Hell, it turns out, is other people, and potholes in the street, and the worst music on full blast on the radio in the neighbor’s apartment at 3:00 in the morning. And scorpions in new shoes, and demonic doormen, and an endless list of small grievances that manage to all seem much worse than the whole lake-of-fire deal.
Hell is a place of punishment, and it’s plain Bill Tankersly - former private detective and current pig packer, condemned to a roommate and weekly parole hearings - feels he deserves the whole rotten place. Except maybe Dead Fish Man.
But that doesn’t mean he likes it. And when an agent of the Governor - the real big man, the one everyone’s talking about - comes asking for Bill’s help, it’s worth the risk to move up into the better reaches of the neighborhood. Especially since it’s in his chosen line of work. Shadowing the Big Bad is bound to be dangerous, but he’s got nothing to worry about. After all, how can things get worse?
Well, the Lord of the Flies could be going mad, Hell City could be breaking into anarchy, and something even more dangerous than the ruling demons might have infected the residents. But that just makes the job interesting.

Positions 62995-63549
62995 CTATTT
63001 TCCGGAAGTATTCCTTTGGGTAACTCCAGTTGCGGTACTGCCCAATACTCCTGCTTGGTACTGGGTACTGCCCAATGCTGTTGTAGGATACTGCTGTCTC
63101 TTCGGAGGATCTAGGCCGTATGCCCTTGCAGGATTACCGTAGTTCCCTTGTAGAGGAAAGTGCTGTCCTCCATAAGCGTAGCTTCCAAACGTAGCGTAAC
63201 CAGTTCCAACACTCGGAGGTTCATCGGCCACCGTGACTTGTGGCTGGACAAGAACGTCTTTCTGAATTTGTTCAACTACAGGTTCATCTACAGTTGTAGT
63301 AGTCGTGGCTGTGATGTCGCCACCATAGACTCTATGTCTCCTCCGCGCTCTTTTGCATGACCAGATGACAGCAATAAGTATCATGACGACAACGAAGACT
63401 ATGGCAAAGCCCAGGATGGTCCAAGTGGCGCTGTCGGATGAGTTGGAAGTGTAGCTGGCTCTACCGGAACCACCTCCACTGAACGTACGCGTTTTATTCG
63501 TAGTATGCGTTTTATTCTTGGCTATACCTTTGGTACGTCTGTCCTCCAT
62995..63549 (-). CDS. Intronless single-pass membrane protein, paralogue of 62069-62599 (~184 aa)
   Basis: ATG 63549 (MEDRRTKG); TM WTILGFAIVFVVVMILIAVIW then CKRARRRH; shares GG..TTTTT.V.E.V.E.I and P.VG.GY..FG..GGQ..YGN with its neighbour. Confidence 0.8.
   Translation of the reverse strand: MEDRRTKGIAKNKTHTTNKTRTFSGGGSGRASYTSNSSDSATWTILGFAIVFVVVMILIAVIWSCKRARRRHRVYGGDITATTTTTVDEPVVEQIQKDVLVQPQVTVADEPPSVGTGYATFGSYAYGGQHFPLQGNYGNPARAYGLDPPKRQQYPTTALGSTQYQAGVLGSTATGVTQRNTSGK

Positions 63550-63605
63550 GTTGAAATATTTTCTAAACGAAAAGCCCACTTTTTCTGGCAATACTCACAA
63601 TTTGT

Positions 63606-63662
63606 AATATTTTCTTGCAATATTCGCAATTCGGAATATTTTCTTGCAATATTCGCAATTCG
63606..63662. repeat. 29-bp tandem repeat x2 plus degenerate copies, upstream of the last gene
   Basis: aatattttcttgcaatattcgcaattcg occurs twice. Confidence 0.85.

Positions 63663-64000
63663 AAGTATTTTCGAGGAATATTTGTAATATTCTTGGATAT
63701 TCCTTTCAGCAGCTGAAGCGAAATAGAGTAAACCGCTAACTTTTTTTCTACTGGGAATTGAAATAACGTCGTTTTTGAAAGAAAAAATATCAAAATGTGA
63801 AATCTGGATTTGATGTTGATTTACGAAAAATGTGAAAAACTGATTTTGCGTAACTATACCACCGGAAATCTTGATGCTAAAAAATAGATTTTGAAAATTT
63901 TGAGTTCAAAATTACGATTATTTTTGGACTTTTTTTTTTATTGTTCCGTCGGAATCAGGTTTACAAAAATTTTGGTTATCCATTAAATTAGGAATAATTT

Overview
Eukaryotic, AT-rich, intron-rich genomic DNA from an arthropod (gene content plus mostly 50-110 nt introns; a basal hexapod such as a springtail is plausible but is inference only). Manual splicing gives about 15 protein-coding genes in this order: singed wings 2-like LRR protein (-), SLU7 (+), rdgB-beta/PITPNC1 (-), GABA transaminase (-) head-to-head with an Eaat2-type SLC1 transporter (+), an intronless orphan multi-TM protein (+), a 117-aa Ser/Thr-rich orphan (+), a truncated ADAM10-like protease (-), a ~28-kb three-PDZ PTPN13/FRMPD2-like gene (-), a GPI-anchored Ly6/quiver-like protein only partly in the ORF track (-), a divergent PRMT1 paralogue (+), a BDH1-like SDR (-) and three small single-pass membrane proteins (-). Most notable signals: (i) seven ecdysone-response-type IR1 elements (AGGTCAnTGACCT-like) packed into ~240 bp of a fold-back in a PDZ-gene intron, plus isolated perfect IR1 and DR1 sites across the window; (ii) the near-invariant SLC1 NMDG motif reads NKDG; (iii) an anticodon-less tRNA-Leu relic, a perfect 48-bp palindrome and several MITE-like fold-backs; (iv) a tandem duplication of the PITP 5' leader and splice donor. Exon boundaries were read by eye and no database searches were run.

It would be easy to make this Hell, grinding and bleak as it is, not worth caring about; even easier to make Tankersly unsympathetic in his cynical stoicism. Joe Flood’s art redeems the damned place, doing an amazing double act in the process. His detailed panels provide a claustrophobic, grimy atmosphere, full of joys like potted dead trees, bricked-in windows, and taxidermied human heads. But his expressive designs and animated body language make the despair almost picturesque, lending the characters a touch of humanity utterly at odds with their surroundings.
Hellcity is that wonderful thing: a compelling tale worth reading again. The central plot is basic and clear without being dull; the cliffhanger is legitimately weird and the future plot hard to foresee. But, as the wardens of the City would no doubt agree, it’s the little things that really matter. The thumbtacks in the booze, the baby’s teeth in the supermarket, the defiant grin of an unrepentant soul, or the dangling feet of some unexpected visitors - these are the things that make Hell City a place worth visiting. Even though you really wouldn’t want to live there.